According to the Merriam-Webster dictionary, technology is the use of science in industry, engineering, etc., to invent useful things or to solve problems. Assistive technology (AT) refers to technology that is specifically designed for and used by people with disabilities. The following steps are helpful when choosing AT to meet the specific accommodation needs of an employee with a disability:
Step 1. Define the Situation
The first step in choosing AT to accommodate an individual with a disability is to define the situation. An effective way to do this is to determine what job functions need to be accommodated by evaluating the individual’s work site, work station, and work activities. Answering the following questions will assist with defining the situation:
- What are the individual's functional limitations? A functional limitation involves difficulty in performing one or more specific work activities (e.g., difficulty communicating during meetings, using a telephone, reading print material, lifting boxes, and using a keyboard).
- What is the extent and type of impairment? Determining whether a condition is progressive or stable may not always be a factor to consider. However, knowing how the individual's condition will improve or worsen over time can be important when choosing AT (e.g., an employee with progressive vision loss may benefit from screen magnification now, but may need screen reading software in the future as his condition worsens. In some cases, it may make more sense to go ahead and purchase the screen reading software now).
- What job tasks are difficult to perform as a result of the impairment? This may be a good time to study the individual's job description to determine the essential and marginal functions of the position (e.g., distinguishing color, entering data, lifting materials, and tolerating stress).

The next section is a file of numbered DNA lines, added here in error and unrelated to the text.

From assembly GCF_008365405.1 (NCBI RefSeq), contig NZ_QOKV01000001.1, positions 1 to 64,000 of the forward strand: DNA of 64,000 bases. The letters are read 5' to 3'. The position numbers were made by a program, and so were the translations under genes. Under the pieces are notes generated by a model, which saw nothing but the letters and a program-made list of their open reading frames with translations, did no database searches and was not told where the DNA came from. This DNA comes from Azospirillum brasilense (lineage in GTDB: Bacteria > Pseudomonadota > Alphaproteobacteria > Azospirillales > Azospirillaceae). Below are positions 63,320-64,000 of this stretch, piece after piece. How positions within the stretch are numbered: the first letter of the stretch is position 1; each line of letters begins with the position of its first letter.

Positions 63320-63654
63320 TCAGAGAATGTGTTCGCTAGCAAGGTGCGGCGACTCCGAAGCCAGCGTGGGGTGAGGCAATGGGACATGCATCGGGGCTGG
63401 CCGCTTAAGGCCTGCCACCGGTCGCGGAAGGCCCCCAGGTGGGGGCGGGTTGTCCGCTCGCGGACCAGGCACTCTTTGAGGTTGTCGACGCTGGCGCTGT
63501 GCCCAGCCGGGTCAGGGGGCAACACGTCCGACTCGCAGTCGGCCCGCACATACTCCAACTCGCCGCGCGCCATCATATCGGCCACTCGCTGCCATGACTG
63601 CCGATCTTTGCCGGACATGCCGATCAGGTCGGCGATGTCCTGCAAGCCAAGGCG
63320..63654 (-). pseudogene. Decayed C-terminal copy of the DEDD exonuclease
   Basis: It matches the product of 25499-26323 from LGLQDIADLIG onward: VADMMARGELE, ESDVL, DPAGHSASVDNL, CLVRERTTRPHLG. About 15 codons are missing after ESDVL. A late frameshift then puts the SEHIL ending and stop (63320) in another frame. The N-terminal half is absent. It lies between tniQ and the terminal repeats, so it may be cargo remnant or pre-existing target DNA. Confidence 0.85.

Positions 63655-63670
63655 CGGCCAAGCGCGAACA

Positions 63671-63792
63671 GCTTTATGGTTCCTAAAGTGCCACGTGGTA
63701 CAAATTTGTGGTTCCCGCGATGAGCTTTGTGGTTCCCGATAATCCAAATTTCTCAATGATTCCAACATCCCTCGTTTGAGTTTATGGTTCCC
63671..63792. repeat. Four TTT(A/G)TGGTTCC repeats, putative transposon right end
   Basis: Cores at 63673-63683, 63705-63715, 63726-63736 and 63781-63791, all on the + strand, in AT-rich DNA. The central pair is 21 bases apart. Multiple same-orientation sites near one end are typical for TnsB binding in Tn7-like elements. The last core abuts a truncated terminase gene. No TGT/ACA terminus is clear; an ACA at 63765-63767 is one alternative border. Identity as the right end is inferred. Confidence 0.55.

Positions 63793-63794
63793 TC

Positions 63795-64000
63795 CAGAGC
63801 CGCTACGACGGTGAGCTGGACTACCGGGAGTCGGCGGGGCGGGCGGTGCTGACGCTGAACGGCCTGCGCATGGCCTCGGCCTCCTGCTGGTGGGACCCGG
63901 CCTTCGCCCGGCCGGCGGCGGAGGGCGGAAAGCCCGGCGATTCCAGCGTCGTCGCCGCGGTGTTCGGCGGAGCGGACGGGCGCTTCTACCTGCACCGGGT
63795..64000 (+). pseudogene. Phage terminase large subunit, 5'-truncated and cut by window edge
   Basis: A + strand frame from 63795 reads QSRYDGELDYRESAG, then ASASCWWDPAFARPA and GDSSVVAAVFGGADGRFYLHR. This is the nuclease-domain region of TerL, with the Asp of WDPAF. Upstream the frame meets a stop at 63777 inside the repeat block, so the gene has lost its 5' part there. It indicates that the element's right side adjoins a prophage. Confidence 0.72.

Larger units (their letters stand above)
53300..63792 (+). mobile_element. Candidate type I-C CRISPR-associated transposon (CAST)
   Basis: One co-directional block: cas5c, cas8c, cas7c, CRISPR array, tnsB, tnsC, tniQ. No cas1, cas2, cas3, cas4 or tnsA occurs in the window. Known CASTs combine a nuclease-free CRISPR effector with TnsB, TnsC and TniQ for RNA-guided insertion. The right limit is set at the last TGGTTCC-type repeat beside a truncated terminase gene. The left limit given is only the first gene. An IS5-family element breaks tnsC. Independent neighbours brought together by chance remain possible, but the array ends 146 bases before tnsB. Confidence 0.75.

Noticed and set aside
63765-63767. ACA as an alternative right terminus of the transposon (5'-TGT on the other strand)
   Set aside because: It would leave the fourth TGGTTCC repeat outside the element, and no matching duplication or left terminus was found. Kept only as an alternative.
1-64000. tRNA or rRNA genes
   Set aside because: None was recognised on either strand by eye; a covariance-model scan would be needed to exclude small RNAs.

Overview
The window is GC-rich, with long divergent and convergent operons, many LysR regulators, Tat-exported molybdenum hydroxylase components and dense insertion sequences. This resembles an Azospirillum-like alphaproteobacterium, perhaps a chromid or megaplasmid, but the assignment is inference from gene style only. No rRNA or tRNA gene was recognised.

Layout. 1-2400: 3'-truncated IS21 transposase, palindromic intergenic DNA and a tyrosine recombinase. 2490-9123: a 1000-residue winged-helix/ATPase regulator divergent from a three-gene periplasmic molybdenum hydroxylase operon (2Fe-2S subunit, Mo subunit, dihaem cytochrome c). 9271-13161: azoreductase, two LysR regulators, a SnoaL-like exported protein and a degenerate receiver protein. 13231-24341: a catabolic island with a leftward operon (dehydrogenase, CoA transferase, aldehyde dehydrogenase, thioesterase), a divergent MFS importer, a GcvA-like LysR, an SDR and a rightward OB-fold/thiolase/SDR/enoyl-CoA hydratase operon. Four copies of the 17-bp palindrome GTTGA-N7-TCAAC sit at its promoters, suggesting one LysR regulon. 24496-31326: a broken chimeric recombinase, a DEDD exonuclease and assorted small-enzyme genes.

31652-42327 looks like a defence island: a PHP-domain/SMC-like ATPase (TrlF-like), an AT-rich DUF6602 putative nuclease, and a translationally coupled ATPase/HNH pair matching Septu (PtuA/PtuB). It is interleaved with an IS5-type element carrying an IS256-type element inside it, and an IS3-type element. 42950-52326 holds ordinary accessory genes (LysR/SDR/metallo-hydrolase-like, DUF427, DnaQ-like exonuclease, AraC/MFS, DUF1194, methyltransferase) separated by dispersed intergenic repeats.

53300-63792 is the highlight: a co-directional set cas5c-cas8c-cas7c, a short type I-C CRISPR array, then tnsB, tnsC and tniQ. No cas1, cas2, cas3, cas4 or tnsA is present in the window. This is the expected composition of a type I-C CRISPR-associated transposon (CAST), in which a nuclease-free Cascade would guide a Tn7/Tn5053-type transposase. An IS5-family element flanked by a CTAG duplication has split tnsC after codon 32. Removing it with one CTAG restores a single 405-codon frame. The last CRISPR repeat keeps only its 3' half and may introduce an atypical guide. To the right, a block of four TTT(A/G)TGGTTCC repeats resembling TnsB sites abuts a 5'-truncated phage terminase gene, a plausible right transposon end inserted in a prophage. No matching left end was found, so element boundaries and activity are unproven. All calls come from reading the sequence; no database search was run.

Step 2. Explore Available AT Options
Once the situation has been defined, the next step is to explore available AT options. A good starting point is consulting with the individual who needs the accommodation. Often the individual knows what AT is available. Also, talking with the individual can help determine whether the individual is proficient in using a certain type of AT, which can save research and training time. Another way to explore available AT options is to contact JAN directly to speak with an AT specialist and/or access JAN’s Searchable Online Accommodation Resource (SOAR), which lets users explore various accommodation options for people with disabilities in work settings.
Other resources that can help employers explore available AT options include the following agencies:
- State Vocational Rehabilitation (VR) agencies provide services to ensure gainful employment for people with disabilities. In addition to job placement, services may include, but are not limited to counseling, vocational evaluation, assessment, on-the-job training, rehabilitation technology services, and possible assistance with funding accommodations.